Barbican Art Gallery, London, till 19th of June 2016.
If you don’t see any other photography exhibitions this year, this one is worth checking out – and there’s only two weeks left, so hurry!
Curated by Britain’s own Magnum Master, Martin Parr, the works assembled for the show cover a period from the 1930’s to the present day. Among the features photographers are names just about anyone would recognize, including Robert Frank, Paul Strand, Bruce Davidson and Garry Winogrand.
If you buy a ticket for this exhibition, for an extra £1 you also get entry to Martin Parr’s own behind-the-scenes view of the traditions and ceremonies of the City of London, showing at the Guildhall Gallery about 10 minutes walk from the Barbican, or a little longer if you take a stroll through the Barbican high-walk via the Museum of London.
There are too many stand-out images to mention. However, as with all large exhibitions, individual images can lose their impact through thematic repetition. For that reason, those that break the theme in terms of style or content tend to stand out, so I mentioned three below which are strikingly different from the rest. (Click on name to see portfolios):
His ‘from the hip’ style captured a sense of spontaneous dynamism in the scenes he shot. Some were blurred, some shot from odd angles with double exposures and reflections, some shot through windows and some of retreating figures, but the result was a hugely varied and fascinating series of compositions which were also very aesthetically satisfying.
Some of the images looked like the kinds of classic mistake we are told to avoid, with people half in the frame or obscuring the background, except that in each case it works.
Jim’s subject matter focuses on the facades and interiors of small, family run corner shops and local businesses. These detailed colour images were a counterpoint to the mainly character-based exhibition and showed a different perspective on how people’s surroundings differed in the 1980’s from the way they look now.
For someone who can remember the ’80s with the clarity of a twenty-something, I found these images strangely evocative and poignant, given the freefall decline of small independent shops in the face of competition from large franchises. The images are themselves unemotionally objective, but that’s the point. The viewer is left to react in their own way to the content, not the photographer’s interpretation of it.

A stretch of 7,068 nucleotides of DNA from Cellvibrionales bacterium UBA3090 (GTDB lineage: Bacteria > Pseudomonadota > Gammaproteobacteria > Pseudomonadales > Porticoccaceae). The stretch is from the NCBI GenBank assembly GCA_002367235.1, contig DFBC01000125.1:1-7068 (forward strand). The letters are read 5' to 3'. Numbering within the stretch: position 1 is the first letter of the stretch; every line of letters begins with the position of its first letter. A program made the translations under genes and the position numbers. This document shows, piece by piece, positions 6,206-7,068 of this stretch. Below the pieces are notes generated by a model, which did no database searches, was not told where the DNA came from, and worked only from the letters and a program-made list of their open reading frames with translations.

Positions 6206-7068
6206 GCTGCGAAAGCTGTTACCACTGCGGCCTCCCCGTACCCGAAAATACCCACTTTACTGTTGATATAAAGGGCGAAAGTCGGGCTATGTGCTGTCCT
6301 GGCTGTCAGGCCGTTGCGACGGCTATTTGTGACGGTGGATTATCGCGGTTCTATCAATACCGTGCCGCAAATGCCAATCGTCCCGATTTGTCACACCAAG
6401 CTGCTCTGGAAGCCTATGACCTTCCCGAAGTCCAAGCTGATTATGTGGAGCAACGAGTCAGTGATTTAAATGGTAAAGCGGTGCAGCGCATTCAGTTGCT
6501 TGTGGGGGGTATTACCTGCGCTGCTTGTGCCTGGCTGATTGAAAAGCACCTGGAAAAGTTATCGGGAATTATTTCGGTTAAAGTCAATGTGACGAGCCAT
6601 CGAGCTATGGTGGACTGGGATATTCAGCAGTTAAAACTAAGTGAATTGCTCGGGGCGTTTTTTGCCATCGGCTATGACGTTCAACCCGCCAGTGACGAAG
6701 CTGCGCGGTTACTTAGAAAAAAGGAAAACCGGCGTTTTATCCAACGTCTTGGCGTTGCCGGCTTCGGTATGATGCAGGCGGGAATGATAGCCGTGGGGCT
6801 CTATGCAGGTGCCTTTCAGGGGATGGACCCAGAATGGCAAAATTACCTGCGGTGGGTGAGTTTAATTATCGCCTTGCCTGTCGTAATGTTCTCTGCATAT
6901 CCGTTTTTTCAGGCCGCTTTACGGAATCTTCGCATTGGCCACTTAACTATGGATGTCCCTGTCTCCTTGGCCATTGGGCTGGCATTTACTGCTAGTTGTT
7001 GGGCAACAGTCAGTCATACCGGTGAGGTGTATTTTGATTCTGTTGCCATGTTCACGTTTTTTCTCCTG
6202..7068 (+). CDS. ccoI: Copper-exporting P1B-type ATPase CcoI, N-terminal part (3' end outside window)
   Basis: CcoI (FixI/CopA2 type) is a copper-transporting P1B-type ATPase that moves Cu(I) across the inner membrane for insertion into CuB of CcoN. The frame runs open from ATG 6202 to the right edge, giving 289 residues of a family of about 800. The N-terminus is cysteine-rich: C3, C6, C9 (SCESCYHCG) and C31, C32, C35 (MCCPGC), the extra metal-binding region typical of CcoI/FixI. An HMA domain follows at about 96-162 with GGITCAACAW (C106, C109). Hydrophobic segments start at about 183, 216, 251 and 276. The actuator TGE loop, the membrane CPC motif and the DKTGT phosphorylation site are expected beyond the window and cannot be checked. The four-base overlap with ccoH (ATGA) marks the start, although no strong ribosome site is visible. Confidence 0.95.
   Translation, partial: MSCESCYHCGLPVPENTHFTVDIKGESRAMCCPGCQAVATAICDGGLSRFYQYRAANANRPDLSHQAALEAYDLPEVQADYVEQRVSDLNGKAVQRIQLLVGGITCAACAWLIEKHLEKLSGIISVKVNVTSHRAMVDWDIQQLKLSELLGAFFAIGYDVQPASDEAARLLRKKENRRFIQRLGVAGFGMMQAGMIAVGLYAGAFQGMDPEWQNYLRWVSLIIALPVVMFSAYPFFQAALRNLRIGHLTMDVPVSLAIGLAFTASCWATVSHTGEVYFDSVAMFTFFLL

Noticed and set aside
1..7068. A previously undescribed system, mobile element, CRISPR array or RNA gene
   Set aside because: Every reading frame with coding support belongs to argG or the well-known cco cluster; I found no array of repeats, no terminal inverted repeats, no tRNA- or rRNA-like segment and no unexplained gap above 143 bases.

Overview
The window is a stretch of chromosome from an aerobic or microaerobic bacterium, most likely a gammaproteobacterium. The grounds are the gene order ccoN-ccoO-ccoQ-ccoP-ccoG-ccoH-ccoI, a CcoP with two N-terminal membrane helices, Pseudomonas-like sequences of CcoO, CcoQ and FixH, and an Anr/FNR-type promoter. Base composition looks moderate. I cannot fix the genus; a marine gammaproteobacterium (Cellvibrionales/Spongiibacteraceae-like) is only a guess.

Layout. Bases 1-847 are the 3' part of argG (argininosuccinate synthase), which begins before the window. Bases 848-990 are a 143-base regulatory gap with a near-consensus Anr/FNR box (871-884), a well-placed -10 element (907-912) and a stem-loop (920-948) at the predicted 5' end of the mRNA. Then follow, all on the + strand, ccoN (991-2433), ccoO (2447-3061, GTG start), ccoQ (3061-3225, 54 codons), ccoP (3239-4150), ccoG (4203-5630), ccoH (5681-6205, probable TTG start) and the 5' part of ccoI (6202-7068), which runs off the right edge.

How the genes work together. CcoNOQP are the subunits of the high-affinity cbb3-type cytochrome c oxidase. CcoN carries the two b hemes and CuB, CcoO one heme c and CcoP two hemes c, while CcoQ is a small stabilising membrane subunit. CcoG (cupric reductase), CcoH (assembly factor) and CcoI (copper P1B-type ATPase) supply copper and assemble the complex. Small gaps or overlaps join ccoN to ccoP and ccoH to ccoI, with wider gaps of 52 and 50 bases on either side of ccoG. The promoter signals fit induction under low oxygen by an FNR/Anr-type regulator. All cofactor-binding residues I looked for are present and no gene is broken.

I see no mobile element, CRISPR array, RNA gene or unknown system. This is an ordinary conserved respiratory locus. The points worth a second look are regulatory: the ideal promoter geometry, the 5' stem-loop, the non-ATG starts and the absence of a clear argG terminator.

It is also a good example of unseenery. To local British people, such sights were so mundane as to be forgettable and not worth photographing, but to a visitor they can be a unique source of fascination. Now they’ve gone to be replaced by franchises and chains, the sight of them brings a nostalgic lump to the throat to those of us who remember the names of our old shopkeepers.
Raymond’s dispassionate and stark views of Glasgow during it’s decline and regeneration in the 1980’s include a lot of the background scenery, putting the subjects very much in the context of their environment.
Despite the desolate backdrop of closed factories and dockyards, there is still a lot of implied humour and resilience in the posture and attitude of the subjects themselves.
It is a scene that is repeated continuously across the country even today, and mirrors the decline of London’s Docklands in the 1970’s and their eventual transformation into a hugely successful financial services centre. The overall feeling is one of quiet optimism for a brighter future rather than hopelessness and dejection.